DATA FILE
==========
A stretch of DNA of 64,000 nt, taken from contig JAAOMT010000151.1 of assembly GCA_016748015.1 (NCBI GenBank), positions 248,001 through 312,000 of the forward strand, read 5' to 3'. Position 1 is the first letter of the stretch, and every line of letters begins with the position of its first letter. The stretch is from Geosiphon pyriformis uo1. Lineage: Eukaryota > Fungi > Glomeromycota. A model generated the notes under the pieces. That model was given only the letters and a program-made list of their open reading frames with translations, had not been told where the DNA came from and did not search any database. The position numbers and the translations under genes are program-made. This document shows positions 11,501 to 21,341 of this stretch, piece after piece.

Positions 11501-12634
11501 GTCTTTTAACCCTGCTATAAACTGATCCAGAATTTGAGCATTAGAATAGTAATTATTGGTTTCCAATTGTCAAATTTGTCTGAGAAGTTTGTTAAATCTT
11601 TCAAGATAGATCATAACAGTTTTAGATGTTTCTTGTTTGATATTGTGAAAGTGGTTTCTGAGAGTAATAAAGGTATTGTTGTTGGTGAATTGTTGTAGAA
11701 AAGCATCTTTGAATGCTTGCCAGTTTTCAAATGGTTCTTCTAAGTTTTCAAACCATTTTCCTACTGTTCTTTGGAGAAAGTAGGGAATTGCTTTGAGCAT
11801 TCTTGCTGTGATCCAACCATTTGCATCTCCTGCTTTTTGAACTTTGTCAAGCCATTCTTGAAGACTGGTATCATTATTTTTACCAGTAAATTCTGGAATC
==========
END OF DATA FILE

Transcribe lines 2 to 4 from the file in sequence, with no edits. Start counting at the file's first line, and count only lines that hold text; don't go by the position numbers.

Positions 11501-12634
11501 GTCTTTTAACCCTGCTATAAACTGATCCAGAATTTGAGCATTAGAATAGTAATTATTGGTTTCCAATTGTCAAATTTGTCTGAGAAGTTTGTTAAATCTT
11601 TCAAGATAGATCATAACAGTTTTAGATGTTTCTTGTTTGATATTGTGAAAGTGGTTTCTGAGAGTAATAAAGGTATTGTTGTTGGTGAATTGTTGTAGAA